If you’re a guitarist like me, you recognize this classic guitar style at a glance:
It’s a Fender Stratocaster, of course. The axe used by countless rock-and-roll gods, from Jimi Henrix to Eric Clapton. It’s iconic. It defined a brand and even a way of life.
Yet have you ever noticed how many companies make a “Stratocaster” guitar? Any company — heck, any luthier — worth their salt has a Strat option that, for the most part, has an identical body to a real Fender. But what about trademark laws? Why doesn’t Fender step in to stop these other guitar makers from using their design?
Designing the Stratocaster
The Stratocaster was unquestionably designed by Leo Fender in 1954. At the time, it was revolutionary, not resembling any other guitar on the market. It had a double cutaway and an instantly iconic look. The look was good enough — nay, perfect enough — that it has virtually remained unchanged for almost 70 years.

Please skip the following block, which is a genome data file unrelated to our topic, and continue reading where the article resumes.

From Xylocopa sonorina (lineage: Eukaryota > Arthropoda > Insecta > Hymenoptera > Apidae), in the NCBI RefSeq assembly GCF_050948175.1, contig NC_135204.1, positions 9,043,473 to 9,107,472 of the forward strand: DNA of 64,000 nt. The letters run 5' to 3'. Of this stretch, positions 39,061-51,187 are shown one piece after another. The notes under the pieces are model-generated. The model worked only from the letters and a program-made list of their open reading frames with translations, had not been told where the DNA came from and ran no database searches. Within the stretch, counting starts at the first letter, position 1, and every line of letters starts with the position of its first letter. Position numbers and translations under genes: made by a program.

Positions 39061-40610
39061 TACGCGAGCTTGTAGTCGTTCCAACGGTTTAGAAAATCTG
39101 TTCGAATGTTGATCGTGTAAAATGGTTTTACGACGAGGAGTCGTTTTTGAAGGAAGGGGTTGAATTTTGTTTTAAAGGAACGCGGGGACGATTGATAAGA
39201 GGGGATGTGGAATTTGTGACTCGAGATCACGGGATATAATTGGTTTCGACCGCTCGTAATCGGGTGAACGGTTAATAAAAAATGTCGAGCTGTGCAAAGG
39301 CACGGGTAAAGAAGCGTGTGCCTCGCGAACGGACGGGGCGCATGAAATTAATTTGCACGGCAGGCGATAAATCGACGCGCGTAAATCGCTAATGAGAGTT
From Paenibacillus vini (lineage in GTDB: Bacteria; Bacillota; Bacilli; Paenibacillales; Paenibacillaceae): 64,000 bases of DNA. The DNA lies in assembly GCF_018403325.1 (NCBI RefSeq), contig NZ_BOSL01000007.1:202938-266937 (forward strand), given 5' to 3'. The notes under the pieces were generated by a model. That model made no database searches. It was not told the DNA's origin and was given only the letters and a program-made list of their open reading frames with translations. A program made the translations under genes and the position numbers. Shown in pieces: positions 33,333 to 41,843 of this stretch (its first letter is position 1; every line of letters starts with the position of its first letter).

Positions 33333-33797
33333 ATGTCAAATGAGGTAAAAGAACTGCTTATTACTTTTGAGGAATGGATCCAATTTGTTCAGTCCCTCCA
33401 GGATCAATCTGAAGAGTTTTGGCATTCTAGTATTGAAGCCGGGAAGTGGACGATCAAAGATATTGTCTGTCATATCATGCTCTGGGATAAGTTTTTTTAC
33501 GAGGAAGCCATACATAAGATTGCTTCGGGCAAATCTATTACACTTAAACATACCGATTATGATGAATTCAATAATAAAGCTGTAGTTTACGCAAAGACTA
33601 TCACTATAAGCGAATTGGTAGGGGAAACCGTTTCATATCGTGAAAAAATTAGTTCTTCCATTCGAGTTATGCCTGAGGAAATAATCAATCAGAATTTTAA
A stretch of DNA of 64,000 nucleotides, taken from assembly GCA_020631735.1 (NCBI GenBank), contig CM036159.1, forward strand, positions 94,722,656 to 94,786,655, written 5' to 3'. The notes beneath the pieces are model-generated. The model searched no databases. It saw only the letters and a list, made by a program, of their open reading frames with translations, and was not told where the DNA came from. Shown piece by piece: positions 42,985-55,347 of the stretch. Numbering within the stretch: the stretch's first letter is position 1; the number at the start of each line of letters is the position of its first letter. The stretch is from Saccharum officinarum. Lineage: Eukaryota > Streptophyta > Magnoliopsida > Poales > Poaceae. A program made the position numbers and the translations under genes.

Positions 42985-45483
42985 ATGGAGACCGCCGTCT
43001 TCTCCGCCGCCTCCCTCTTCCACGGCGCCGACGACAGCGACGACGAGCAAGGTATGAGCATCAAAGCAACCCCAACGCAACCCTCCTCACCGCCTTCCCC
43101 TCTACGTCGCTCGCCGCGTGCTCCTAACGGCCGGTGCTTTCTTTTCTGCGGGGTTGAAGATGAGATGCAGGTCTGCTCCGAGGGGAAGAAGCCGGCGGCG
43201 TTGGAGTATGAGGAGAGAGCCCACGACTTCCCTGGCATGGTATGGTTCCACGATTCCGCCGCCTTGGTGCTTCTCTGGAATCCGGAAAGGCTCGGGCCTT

So why didn’t Fender step in and stop the copycats?
Well, they tried — and failed.
Trademarks and Fender’s Day in Court
Fender did in fact bring the matter to court in 2008. The company sued a number of their competitors for using several of their guitar and bass body shapes, including the Strat body. And they were clearly correct in stating that these other guitar makers 100 percent copied Fender’s designs.
So why did they lose their court case? To understand, you have to know a little bit about trademark law.
According to the USPTO, trademarks are “any word, phrase, symbol, design, or a combination of these things that identifies your goods or services. It’s how customers recognize you in the marketplace and distinguish you from your competitors.”
It’s the second sentence that is important here — it’s something (like a guitar body shape) that distinguishes you from the other guy.
Late to the Party
But here’s the rub: Fender waited 54 years before attempting to trademark the Stratocaster body. By that time, copycat Strats had been around for decades. Literally everybody had a Strat version of…